Here, the artist depicts a moment of respite in the hills, where a lad is allowing himself a short break to smoke his pipe, while the horses graze along the path. The scene conveys a sense of stillness, which is most likely due to the languor and fatigue the subjects are feeling. It is also enhanced by the very carefully applied touches of paint on the canvas, which differ from later compositions of 1909-1911, which are more loosely worked. This probably signifies that the present work was most likely considered in advance, and executed in the artist's studio rather than en plein-air. The ponies depicted here are known as Irish ponies. Strong animals known for their endurance, they varied in colour, the main type being the skewbald, as depicted in the foreground, with its white and tan colors. Such horses would have been trained to pull gypsy wagons, a theme which was dear to Munnings, who explored the various regions of England in a cart, along with his beloved gypsy boy, Shrimp.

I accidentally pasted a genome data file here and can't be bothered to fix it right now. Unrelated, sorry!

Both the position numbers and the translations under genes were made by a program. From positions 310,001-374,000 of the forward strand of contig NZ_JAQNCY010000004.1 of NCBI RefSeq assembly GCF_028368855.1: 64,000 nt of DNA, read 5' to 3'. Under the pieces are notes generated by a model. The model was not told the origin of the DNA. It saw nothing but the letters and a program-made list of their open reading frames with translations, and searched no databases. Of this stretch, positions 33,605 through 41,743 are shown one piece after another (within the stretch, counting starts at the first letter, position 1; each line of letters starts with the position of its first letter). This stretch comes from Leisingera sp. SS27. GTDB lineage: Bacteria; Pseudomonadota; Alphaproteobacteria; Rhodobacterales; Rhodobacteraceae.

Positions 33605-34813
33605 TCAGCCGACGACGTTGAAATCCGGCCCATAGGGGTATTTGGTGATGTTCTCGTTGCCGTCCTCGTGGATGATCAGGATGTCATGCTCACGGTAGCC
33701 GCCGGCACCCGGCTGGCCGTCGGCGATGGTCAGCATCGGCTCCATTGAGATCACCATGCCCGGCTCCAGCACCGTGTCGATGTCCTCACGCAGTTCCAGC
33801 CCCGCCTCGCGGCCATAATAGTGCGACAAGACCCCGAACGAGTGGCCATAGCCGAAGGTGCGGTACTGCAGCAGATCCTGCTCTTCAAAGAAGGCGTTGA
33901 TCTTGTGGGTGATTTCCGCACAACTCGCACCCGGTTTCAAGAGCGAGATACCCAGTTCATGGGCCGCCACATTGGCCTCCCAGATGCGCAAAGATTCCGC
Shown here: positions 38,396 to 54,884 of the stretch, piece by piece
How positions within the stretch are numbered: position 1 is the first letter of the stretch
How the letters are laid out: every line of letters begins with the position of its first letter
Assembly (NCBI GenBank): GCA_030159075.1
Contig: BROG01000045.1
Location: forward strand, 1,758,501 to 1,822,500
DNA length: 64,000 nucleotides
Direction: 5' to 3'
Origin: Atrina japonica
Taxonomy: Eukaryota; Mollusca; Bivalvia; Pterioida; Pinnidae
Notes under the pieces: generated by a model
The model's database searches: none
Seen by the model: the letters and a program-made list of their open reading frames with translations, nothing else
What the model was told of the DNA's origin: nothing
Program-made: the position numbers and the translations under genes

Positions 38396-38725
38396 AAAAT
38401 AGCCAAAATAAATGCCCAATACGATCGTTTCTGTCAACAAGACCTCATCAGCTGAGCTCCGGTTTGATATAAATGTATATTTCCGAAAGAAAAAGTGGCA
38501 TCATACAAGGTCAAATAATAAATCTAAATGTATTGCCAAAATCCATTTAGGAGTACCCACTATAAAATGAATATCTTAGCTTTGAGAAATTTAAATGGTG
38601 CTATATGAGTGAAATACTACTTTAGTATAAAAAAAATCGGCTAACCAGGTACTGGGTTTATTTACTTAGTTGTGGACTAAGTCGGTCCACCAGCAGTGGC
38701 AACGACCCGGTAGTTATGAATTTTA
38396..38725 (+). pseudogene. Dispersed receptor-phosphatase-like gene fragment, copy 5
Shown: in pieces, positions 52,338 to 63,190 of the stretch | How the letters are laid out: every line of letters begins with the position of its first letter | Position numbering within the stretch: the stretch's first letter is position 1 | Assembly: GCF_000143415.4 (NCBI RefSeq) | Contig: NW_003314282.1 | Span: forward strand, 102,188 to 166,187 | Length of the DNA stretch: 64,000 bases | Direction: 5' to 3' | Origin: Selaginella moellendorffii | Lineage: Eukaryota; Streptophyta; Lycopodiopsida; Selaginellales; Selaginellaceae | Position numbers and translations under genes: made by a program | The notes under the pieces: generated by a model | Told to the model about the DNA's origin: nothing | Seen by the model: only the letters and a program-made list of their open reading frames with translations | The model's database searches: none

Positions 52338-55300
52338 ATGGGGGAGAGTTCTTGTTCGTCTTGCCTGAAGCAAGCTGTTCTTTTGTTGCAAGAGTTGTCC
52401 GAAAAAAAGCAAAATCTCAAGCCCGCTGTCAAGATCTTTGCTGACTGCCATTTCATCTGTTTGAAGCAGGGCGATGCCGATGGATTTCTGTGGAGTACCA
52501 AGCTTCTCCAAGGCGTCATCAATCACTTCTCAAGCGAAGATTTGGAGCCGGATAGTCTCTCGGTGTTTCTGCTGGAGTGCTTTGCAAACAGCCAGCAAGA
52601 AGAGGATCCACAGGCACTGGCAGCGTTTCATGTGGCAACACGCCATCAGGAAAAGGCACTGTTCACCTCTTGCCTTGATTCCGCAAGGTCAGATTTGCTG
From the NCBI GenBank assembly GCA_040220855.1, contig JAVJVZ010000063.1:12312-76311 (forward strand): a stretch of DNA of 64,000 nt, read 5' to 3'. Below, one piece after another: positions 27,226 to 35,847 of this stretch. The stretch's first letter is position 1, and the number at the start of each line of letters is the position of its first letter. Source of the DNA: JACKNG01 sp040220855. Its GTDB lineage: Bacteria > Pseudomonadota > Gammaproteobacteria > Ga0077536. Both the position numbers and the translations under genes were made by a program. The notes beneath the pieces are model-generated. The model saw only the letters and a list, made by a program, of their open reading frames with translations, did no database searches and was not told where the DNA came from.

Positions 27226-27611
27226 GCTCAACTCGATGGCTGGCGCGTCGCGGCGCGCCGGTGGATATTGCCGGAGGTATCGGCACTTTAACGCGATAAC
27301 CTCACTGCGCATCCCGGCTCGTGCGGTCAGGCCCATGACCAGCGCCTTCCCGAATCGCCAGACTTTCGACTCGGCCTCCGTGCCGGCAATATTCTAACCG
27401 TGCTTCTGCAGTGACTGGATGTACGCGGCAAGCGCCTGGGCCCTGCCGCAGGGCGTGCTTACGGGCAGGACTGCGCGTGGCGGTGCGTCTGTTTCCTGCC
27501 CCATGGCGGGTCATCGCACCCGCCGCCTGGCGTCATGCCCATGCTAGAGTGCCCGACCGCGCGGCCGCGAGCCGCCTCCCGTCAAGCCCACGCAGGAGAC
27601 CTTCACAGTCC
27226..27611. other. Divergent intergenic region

Shrimp, né Fountain George Page, was a gypsy horse handler aptly nicknamed for his small stature. He was introduced to Munnings by horse dealer James Drake. Though the two men had an often combative relationship, they eventually became friends over their shared love of animals, including ponies. Rapidly, the gypsy would become an indispensable model for the artist, who recalled: "Shrimp was a good lad, a son of the wild. He could neither read nor write, and had no need of either. The best model I ever had" (op. cit., p. 207). Shrimp prominently appeared in a number of Munnings' compositions from 1908 through 1912. If the sitter in this painting is in fact Shrimp, it is one of the earliest portrayals of the gypsy model as Munnings first met him in September of 1907. However, and even if the clothes match the exact description of Shrimp's usual uniform (a tight pair of 'dealer' trousers, a pearl-buttoned Georgian waistcoat, a cloth cap, and a bright red neckerchief), the figure appears older and should probably be taken for George Curzon, Munnings's groom during his years at Swainsthorpe. Munnings employed Curzon during his years at Church Farm. The boy posed for a series of paintings, including hunting pictures. According to the artist, "George Curzon was the high-sounding name of my new groom at Swainsthorpe. Never was a master, calling himself an artist, better understood or served. Winter mornings and afternoons passed as, dressed in scarlet he posed on a horse" (op. cit., p. 195).